Oklahoma's New Commutation Rules: Am I Still Eligible?

Oklahoma's New Commutation Rules: Am I Still Eligible?

If you have a loved one sitting in prison – or you’re there right now – getting out is all you can think about. If you’ve exhausted your appeals, you’re not out of options. Receiving a commutation can reduce the punishment you received for your crime. It’s a very appealing option for thousands of inmates, but Oklahoma’s recently changed rules can complicate the matter. Learn everything you need to know about the changes and how they might affect you.

Eligibility Changes for Commutation in Oklahoma

The Oklahoma Pardon and Parole Board recently made changes to its administrative rules that affect eligibility for commutation. The changes received approval from the state legislature, which is the final step before they can go into effect.

So what’s new? The change requires prisoners to serve either 5 years in prison or one-third of their sentence, whichever is less, before they can seek commutation.

Before the rules changed, nearly anyone could seek commutation. The only eligibility rules were that the inmate had to:

  • Be in the custody of the Department of Corrections
  • Not be on probation or parole
  • Not have been convicted of impeachment

Now, the same rules apply, with the additional waiting period. The commutation process doesn’t change, and you also still have to wait 3 years to apply again if your application is denied. The new rules do add one condition for reapplication: If your application is denied twice, the Board can vote to bar you from reapplying for 5 years.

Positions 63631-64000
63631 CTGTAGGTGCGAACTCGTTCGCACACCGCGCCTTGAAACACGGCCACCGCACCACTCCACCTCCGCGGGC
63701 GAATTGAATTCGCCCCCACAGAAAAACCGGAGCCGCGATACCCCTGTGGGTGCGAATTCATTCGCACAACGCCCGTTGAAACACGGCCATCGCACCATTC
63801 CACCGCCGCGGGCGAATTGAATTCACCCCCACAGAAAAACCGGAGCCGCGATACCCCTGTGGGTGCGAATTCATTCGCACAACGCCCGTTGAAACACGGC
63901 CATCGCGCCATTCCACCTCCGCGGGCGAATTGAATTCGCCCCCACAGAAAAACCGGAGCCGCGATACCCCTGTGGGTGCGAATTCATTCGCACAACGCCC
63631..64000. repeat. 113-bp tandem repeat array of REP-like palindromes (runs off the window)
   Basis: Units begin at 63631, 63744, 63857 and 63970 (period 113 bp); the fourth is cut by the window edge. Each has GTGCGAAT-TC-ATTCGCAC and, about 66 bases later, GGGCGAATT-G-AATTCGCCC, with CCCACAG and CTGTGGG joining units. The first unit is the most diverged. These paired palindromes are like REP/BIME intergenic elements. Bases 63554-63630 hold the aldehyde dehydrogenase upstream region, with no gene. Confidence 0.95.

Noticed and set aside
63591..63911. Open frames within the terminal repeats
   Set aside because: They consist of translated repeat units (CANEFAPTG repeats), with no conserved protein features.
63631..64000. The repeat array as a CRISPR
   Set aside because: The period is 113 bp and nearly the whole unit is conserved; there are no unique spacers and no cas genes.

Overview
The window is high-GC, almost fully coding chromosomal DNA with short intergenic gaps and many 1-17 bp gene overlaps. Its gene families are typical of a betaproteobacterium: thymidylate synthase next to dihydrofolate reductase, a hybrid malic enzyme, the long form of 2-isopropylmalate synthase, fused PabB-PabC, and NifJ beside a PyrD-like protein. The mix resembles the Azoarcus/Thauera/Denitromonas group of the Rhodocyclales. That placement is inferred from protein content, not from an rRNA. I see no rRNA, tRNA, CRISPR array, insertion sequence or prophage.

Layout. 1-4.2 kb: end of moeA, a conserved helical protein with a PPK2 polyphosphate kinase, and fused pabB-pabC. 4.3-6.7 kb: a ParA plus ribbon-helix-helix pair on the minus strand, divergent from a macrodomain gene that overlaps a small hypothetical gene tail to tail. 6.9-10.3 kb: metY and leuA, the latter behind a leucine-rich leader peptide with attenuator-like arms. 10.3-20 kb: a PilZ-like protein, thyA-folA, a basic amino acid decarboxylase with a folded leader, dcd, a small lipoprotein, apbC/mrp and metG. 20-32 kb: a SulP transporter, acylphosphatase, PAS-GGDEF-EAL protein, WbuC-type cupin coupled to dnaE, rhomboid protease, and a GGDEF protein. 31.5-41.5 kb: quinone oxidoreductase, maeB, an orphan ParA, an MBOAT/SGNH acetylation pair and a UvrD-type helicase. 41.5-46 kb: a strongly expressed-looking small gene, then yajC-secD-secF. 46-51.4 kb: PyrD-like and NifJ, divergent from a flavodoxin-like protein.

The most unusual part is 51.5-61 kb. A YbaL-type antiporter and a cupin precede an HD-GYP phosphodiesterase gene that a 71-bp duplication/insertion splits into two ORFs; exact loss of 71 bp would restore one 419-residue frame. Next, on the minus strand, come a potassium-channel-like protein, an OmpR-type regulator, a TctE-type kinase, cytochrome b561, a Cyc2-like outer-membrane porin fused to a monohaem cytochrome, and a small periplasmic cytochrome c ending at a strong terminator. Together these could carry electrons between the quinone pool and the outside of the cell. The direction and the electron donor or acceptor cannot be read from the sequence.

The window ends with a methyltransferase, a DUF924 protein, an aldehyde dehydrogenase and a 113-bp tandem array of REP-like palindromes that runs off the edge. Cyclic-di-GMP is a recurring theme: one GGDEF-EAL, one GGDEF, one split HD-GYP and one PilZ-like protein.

What Didn’t Make It In?

The changes to the commutation rules didn’t come easily. All rule changes have to undergo a period of public comment, and many advocates, Oklahomans, and commutation recipients made their voices heard. The Board ended up removing several more strict rules, which would have essentially required most inmates to have a recommendation from the governor or another official before applying.

Why the Changes?

Commutation is meant to correct unjust sentences. It’s typically only granted if you can prove that:

  • Your sentence was excessive at the time you were sentenced (for example, if you were very young or there was another mitigating factor)
  • A new law has changed the penalty for your crime (for example, if your crime was a felony when you committed it, but has been reclassified to a misdemeanor)
  • New facts have come to light in your case (for example, DNA evidence or prosecutor misconduct)

That didn’t stop inmates who don’t meet these conditions from applying, though. They were technically eligible, so why not give it a shot?

The Board’s Executive Director, Tom Bates, said this meant they received many applications that were baseless. The Board has also come under fire for not being transparent or impartial when deciding commutations. Criticism intensified after Lawrence Paul Anderson, whose sentence was commuted in 2019, killed three people after his release.

The new rules should weed out unreasonable requests and reduce the Board’s workload so they can focus on those who truly deserve commutation.

Will the Commutation Changes Affect You?

The changes to Oklahoma’s commutation rules probably won’t affect most inmates who would actually have a chance of winning approval. Here’s why.

To be granted commutation, you usually need to have a history of good behavior in prison and show that you’ve been rehabilitated. You might attend classes, volunteer, or join a work program. Building up a good record takes time.

It’s also more likely you’ll be granted commutation for lower-level crimes like misdemeanors and nonviolent felonies. Your sentence for those crimes is likely to be shorter, and you only have to serve either one-third of your sentence or five years, whichever is shorter. If your sentence is short, you still won’t have to wait long.

The Bottom Line

Commutation is a valuable approach many inmates can take to correct an excessive sentence. The process provides hope to many people each year. If you still qualify for commutation under Oklahoma’s new rules, it’s definitely worth pursuing. The Tulsa Expungement Guy will evaluate your case for free – contact us today to determine if you qualify.